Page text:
EQUALITY AT WORK: LITERATURE REVIEWThere exists a vast body of literature relating to equality at work and more specifically, workplace discrimination and the various pieces of legislation that have been passed to curb this type of discrimination. As a very controversial and touchy topic, several authors have dedicated time and energy into its research thereby contributing immensely to the topic. Nonetheless, one of the key missing elements in the literature is a comprehensive and all- encompassing analysis of the topic in its entirety- from a historical overview of the strides made in eliminating workplace discrimination and inequality to the challenges that are still experienced.
Most literature focuses merely on one form of workplace discrimination such as racial discrimination or only in workplace discrimination in one country. The following literature review shall thus attempt to fill in these knowledge gaps by focusing on forms of workplace discrimination that have not received adequate attention such as sexual orientation- based discrimination as well as widening the scope of study by focusing on the United States, the United Kingdom and Europe as a whole to give a more comprehensive coverage of the subject at hand.
The main three forms of discrimination that shall be analyzed in the following discussion are sex, age and sexual orientation- based discrimination in relation to the gain that have been made in reducing them over the years and with regards to the effectiveness or lack thereof of the legislation that have been passed in attempting to curb these forms of legislation The work of Jasper (2008) provides a historical overview of how workplace inequality has been tackled in the United States over the years through their employment discrimination law.
The author dates this employment discrimination law back to the Unemployment Relief Act 1993 that held that during employment American citizens would not be subject to discrimination on account of their colour, race, or creed. This was quite groundbreaking given the racial segregation at the time. Further progress was made through the administrations of Presidents Roosevelt, Truman, Eisenhower and Kennedy. They all created Fair Employment Practices Committees to look into protests of discrimination that were severally levelled against businesses that had federal contracts.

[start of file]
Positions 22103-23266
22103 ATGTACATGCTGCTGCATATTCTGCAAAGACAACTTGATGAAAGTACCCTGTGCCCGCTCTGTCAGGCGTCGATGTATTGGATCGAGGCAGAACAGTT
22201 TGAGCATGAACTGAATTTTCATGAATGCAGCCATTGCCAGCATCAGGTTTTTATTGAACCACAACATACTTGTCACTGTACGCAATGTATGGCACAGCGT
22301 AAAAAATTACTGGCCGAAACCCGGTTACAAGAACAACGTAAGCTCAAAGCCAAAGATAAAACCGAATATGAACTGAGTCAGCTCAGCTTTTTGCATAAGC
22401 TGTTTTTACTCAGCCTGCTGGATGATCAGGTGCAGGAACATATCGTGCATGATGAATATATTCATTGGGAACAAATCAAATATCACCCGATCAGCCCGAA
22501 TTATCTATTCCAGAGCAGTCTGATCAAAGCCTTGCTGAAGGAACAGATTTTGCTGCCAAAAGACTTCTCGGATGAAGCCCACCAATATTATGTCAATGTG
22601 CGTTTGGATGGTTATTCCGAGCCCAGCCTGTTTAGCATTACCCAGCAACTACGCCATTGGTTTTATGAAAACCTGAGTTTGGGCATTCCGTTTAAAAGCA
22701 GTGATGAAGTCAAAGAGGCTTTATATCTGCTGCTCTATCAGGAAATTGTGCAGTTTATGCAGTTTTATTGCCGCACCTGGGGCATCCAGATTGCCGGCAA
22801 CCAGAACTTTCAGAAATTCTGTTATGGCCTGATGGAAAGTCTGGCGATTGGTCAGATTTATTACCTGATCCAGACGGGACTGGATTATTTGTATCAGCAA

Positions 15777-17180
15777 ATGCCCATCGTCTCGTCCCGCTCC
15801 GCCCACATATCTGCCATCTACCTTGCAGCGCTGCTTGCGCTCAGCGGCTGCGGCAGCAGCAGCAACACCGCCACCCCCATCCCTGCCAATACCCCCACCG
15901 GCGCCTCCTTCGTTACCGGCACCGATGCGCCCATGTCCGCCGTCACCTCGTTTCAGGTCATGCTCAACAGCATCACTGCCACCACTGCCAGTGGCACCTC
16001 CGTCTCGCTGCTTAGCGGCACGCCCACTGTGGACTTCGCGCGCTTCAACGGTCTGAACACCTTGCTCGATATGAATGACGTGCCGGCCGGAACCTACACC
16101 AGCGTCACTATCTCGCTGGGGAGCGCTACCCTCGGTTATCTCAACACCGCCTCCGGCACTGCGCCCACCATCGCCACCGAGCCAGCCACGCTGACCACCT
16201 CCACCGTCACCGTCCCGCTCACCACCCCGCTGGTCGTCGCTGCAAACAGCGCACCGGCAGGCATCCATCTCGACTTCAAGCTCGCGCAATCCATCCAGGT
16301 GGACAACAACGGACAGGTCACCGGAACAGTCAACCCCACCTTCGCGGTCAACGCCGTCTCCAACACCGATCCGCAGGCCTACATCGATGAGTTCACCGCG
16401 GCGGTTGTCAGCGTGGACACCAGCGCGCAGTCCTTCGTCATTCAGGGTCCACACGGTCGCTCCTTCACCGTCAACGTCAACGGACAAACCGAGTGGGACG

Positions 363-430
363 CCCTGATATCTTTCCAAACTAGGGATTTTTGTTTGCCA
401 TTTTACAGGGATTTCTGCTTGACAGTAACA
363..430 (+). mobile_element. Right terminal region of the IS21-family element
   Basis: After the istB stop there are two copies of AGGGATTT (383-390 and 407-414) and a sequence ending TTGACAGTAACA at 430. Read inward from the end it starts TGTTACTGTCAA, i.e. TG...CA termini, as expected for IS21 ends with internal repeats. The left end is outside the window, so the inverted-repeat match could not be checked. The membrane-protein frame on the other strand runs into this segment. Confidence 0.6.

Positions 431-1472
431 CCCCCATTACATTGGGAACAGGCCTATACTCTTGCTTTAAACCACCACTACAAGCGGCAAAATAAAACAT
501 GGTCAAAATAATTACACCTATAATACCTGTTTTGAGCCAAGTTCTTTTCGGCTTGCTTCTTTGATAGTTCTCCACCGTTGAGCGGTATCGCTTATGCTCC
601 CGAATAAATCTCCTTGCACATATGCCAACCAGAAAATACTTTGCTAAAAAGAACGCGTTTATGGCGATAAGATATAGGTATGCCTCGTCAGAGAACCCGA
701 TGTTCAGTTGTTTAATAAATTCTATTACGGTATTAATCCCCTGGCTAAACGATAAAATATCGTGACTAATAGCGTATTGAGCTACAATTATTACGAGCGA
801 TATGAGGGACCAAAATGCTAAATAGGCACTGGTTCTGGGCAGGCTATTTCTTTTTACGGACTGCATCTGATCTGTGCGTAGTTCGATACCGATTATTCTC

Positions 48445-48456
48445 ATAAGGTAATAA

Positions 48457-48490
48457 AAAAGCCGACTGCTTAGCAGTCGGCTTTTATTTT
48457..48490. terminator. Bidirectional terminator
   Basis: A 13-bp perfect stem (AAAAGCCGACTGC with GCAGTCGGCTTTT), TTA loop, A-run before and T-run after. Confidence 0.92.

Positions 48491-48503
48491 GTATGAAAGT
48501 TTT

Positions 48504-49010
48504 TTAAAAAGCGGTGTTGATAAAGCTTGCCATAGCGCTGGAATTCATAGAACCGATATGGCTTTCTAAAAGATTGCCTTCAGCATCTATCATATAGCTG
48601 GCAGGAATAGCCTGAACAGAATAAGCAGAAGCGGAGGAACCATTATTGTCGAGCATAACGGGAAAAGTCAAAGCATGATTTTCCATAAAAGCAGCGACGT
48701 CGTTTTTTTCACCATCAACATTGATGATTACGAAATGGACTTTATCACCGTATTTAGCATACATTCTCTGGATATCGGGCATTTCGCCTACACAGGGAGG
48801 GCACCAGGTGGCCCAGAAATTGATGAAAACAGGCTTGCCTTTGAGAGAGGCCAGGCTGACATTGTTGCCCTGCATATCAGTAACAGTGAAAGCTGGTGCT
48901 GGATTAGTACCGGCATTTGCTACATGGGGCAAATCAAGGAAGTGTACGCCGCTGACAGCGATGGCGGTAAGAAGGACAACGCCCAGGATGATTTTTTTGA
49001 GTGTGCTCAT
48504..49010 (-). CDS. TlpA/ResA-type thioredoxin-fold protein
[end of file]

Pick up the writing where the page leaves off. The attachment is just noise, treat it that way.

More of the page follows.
Nevertheless, most of the legislation was devoid of any real enforcement mechanisms. As an example, Jasper (2008, p. 1) explains that in 1963, President Kennedy proposed legislation that merely sustained the established practice of attempting to eliminate discrimination by federal government- linked businesspeople by means of voluntary compliance without any enforcement mechanisms. Nevertheless, the 1963 amendments to the Civil Rights Bill were positive in that they widened the scope of anti- discrimination legislation by: creating the EEOC (Equal Employment Opportunity Commission) that became the federal anti- discrimination statute’s enforcement agency; making anti- discrimination laws applicable to all employers having in excess of 25 employees.
Blanpain, et. al (2008) in their work provide further illumination into the historical perspective of US employment law by analyzing the significance of Title VII which has been at the heart of creating the discrimination theory that has been used as a template for later anti- discrimination laws. In 1964, Title VII of the Civil Rights Act was signed into law by President Johnson. Title VII made it unlawful to discriminate in employment based on a person’s race, colour, sex, religion or national origin.
It further prohibited the segregation, limiting or classifying employees in ways that would deny them employment opportunities (p. 27). This piece of legislation was crucial in finally creating concrete deterrences to employment discrimination and has since been followed by various pieces of legislation such as Title I of the Americans with Disabilities Act of 1990, the Fair Labour Standards Act, the Family and Medical Leave Act of 1993 as well as several state laws that contain additional protections.